I had checked and double-checked everything a dozen times before coming aft into the cabin, but still I was plagued by a nagging doubt. I got dressed and went back out to check everything again. The nets that held my pro-visions in place were all correctly fastened, but I made them even more taut.
I did not like the looks of the sea. In the event the boat did capsize, any shifting of the foodstuffs could make it impossible to right the boat according to plan. To make the craft lighter, Sector was constructed without a keel and without any fixed ballast. I knew that there was a good possibility the boat would capsize a number of times in the course of the crossing, so I had provided for that contin-gency by having a system of ballast tanks built in to remedy the situation. A small manual pump was installed right next to my bunk, which I could use to fill with seawater - or empty - whatever ballast tanks I needed: this would right the boat.
I had to be able to take in seawater through either the hull or the deck when the boat was overturned, because I had to be in a position to transfer weight from one ballast tank to another and simultaneously let air into or out of the tank being emptied or filled. Bruno had spent days on end figuring out this brain-twister and making sure the solution worked. Such a system had to be fitted into a relatively small space, be a hundred percent trustworthy, and be maneuverable with your eyes closed in a capsized boat that has taken on water.
In fact, the sea trials we underwent back in France had left me with mixed feelings on this score. We had used a crane to turn the boat over. I was strapped inside the watertight cabin, in a cramped position that I can only describe as at best uncomfortable, and when I started pumping to shift the ballast in such a way that the boat should have righted itself, nothing happened! For the life of me, I couldn't get the damn thing to turn over. Bruno had to dive in and manually help turn the craft right-side up. When I asked him whether it had been hard for him to do, his reply was only partially reassuring. He said it wasn't easy, but doable. It occurred to me to remind him that out in the Pacific I wouldn't have any Bruno around to dive in and give me a hand, but I refrained.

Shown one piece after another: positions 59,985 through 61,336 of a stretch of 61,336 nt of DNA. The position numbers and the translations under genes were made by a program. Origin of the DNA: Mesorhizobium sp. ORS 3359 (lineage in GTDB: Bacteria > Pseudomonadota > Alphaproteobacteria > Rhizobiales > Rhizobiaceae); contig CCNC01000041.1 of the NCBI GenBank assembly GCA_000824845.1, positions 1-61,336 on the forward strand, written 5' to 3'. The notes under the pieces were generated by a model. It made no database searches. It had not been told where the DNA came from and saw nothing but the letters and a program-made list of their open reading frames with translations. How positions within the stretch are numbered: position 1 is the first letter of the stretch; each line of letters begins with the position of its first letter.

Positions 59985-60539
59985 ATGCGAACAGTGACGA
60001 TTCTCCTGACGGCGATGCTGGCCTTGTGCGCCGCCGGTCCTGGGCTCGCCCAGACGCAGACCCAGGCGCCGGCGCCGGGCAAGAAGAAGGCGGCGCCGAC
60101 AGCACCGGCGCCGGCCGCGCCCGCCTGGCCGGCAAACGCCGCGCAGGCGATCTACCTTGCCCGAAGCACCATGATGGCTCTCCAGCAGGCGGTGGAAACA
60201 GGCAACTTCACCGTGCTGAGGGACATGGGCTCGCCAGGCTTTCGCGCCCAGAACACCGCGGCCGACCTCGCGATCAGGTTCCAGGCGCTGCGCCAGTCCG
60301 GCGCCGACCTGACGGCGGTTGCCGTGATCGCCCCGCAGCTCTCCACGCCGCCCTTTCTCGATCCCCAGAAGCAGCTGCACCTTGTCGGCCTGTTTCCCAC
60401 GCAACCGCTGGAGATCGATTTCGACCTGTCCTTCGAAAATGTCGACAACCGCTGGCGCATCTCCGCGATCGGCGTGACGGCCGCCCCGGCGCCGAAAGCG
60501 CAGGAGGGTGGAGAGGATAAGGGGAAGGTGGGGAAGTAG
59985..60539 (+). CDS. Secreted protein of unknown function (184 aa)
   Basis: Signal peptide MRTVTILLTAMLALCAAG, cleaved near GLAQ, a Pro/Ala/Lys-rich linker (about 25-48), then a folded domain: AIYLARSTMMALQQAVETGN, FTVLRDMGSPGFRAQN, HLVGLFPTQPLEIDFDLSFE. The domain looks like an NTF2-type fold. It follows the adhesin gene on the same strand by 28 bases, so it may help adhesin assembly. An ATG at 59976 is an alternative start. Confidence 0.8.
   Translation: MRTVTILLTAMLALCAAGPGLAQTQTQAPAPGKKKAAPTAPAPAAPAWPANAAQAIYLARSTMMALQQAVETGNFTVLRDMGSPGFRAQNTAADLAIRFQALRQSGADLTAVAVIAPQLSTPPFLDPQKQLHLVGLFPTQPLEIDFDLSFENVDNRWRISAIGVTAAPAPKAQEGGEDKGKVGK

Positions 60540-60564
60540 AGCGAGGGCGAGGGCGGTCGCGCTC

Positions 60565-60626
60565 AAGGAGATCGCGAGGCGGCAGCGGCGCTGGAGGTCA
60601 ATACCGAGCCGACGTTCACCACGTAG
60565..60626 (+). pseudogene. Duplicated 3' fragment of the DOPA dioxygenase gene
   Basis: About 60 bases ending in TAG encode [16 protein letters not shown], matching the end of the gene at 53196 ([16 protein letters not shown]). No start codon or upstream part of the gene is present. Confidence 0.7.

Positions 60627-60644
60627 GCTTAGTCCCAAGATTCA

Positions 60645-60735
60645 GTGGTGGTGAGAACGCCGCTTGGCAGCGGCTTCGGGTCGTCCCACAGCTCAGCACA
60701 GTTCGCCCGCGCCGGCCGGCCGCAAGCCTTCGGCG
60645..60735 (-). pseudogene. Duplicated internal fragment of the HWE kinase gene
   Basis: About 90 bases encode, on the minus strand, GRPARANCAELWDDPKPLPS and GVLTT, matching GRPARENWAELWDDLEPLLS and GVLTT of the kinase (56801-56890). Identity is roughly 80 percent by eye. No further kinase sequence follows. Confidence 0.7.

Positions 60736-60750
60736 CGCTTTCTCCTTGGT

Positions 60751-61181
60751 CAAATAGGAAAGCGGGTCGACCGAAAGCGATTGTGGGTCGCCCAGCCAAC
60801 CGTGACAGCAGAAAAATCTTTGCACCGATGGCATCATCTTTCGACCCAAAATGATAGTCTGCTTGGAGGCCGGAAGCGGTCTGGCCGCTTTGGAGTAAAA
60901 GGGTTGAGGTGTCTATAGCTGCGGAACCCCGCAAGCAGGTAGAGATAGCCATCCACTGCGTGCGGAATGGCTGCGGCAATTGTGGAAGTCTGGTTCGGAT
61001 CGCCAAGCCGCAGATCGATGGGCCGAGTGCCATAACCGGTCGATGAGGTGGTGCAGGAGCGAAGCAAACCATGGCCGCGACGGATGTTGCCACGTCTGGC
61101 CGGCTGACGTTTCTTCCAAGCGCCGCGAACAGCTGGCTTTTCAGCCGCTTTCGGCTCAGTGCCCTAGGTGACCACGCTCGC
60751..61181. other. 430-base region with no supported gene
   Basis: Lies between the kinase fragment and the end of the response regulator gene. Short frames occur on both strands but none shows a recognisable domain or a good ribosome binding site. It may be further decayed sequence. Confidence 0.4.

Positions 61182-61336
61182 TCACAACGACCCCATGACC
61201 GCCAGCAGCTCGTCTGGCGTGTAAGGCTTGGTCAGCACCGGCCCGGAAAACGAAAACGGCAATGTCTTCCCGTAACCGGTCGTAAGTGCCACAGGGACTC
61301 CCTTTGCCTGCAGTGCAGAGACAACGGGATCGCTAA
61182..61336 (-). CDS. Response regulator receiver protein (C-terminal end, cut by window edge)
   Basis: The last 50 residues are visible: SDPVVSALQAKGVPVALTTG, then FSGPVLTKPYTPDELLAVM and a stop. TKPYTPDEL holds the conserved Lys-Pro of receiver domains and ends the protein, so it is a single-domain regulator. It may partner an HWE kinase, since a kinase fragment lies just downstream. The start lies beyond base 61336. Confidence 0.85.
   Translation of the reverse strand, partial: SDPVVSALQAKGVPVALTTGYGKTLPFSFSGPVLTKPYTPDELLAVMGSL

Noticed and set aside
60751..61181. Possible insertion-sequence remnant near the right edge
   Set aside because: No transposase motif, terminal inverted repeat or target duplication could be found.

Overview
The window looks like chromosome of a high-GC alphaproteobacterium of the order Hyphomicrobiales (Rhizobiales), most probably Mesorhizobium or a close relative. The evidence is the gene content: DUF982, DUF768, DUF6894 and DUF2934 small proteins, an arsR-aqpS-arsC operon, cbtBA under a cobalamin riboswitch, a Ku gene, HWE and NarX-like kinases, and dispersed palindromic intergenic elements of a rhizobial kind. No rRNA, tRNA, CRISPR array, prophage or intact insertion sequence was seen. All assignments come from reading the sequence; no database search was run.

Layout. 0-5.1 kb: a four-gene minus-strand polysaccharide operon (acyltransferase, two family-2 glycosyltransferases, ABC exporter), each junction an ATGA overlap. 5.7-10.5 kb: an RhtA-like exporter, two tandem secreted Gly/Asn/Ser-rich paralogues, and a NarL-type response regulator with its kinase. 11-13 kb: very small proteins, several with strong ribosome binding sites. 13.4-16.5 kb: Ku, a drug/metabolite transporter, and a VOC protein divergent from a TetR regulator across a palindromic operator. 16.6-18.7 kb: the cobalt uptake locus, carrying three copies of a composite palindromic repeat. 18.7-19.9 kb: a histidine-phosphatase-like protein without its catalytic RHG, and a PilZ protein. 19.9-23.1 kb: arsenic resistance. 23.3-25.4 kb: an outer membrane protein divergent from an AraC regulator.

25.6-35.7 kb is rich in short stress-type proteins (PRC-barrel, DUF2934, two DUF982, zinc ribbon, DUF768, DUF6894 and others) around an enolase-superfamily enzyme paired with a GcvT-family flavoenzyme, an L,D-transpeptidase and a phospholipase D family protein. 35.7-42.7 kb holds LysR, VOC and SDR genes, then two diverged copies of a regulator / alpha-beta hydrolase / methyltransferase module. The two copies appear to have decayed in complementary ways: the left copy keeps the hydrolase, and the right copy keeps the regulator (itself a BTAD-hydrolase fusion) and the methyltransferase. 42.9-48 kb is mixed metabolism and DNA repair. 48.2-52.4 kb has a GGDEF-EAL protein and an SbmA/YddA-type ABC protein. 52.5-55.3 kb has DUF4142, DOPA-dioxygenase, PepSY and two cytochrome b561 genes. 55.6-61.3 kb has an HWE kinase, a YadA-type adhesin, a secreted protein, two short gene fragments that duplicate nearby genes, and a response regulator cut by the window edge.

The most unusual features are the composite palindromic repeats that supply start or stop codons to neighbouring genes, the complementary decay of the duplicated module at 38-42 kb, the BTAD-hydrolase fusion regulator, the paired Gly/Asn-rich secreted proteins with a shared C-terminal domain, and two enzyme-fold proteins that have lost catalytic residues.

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 Still, the experiment had left me pensive. I would ob-viously have preferred that Sector right itself after capsiz-ing, and the shifting ballast method seemed to me less than perfect. I had told myself that my roughly 350 pounds of provisions on board, which would be stowed low on the boat, should help matters. I also rationalized that the sea trial had taken place under the worst conditions possible -that is, in the boat basin where the waters were absolutely calm. If in the course of the crossing the boat did capsize -and I had to assume it would - the movement of the waves would actually help me get it right-side up. I would not, after all, be rowing across some quiet little pond.
As I left the boat at the end of the sea trial, I felt everyone was watching me like a hawk, waiting to see my reaction. I put on my best self-confident smile. But I noted that no one said a word.

Unbearable heat. I retreated into the cabin, leaving the porthole between the cockpit and cabin open to let in a little air. A veritable sauna. Most of the time I lay in the cabin half-stretched out on the short bunk, with my shoul-ders hunched up to save space, in a crouching position or somewhere in between. Someone seeing me there would think I was practicing to be a contortionist. In the long run, it was exhausting. Not exactly what you would call a gentle little nest, but today the tightness of the living quar-ters was nothing compared to the withering heat.
I dozed off, knocked out by the tropical heat, but not really able to fall asleep because the boat was jumping about like a bucking bronco. I had the sea anchor out at the stern, and when the waves stretched the anchor rope tight, the stern would slap the water and the whole boat would shake and resonate like an oversize drum.
The open porthole let in a little air but not really enough to cool things off. I was tempted to open the door, but in this weather it was out of the question.

2300: Without warning, the boat suddenly capsized. About
50 liters of water flooded the cabin. A real shambles. AU
sorts of objects floating. A feeling of fear and distress.
Water poured into the cabin before I had had a chance to close the porthole. I struggled in the darkness and dis-array: the cabin was still filled with loose objects that I had not had a chance to stow properly since my departure, including some landlubber clothes I had meant to leave behind, some fresh food I had bought the night before I left, a sleeping bag. All I could think of was that I now knew - locked upside down in the boat - how dirty clothes must feel inside a washing machine.